Can the President of the United States Pardon someone for a State offense?
For whatever reason I have been asked this question several times over the last couple of weeks and I did not think it was post worthy. However, I must be wrong, because I keep getting the question.
This answer requires a definitional section. A federal offense is one where you were convicted in federal court. In all prosecutions in federal court the offense is against the United States of America. The cases are all captioned US v. Smith. In state court the offense is against the state. In Pennsylvania the cases are captioned Commonwealth v. Smith, but in some states the cases are captioned like Arizona v. Miranda.
Every state has its own way to grant the governor power to pardon and to restore rights of those previously convicted. In the federal system, only the President can grant a pardon, but in the federal system, the president has about 8 different types of pardons. I won't write them, hearing, but if folks want them listed, just send an email and I will post. The point is that not all pardons are created equally.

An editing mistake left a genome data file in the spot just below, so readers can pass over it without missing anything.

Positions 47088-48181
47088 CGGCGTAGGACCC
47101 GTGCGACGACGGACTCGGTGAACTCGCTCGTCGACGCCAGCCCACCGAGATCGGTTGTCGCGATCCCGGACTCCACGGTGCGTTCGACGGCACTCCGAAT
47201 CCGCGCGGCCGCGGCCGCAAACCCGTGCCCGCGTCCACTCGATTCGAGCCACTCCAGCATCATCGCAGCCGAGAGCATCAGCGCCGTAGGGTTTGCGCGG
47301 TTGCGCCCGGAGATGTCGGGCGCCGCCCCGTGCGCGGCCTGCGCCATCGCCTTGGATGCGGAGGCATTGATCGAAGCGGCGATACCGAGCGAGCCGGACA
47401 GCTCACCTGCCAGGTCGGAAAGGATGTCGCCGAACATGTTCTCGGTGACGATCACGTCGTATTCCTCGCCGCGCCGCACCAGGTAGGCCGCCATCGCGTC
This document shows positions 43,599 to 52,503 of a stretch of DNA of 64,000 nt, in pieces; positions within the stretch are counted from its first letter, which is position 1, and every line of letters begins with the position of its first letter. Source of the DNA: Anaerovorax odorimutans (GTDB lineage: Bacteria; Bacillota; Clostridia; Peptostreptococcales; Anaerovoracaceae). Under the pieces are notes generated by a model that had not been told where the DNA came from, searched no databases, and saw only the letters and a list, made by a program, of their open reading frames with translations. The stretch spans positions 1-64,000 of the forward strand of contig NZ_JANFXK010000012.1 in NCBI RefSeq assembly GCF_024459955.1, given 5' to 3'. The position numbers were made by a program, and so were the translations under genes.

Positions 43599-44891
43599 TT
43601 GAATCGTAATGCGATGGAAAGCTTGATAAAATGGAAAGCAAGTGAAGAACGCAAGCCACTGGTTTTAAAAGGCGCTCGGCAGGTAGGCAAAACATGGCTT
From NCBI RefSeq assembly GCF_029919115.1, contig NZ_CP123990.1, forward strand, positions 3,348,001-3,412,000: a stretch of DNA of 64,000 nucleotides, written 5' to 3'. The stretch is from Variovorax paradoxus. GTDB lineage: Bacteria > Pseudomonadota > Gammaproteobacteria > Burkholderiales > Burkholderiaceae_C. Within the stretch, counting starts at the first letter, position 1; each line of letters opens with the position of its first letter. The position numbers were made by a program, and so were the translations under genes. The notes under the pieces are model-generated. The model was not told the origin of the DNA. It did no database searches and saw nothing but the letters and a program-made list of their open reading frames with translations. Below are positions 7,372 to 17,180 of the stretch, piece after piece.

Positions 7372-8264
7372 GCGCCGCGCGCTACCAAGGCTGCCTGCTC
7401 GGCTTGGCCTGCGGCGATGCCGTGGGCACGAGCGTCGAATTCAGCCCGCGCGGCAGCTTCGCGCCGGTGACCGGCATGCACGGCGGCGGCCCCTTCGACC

The president can only pardon people convicted in the federal system and governors can only pardon people convicted in their own respective states.
Hope this clears up questions about federal presidential pardons. If not, write a comment or send an email.
Labels: federal pardon, pardon by the president, presidential pardon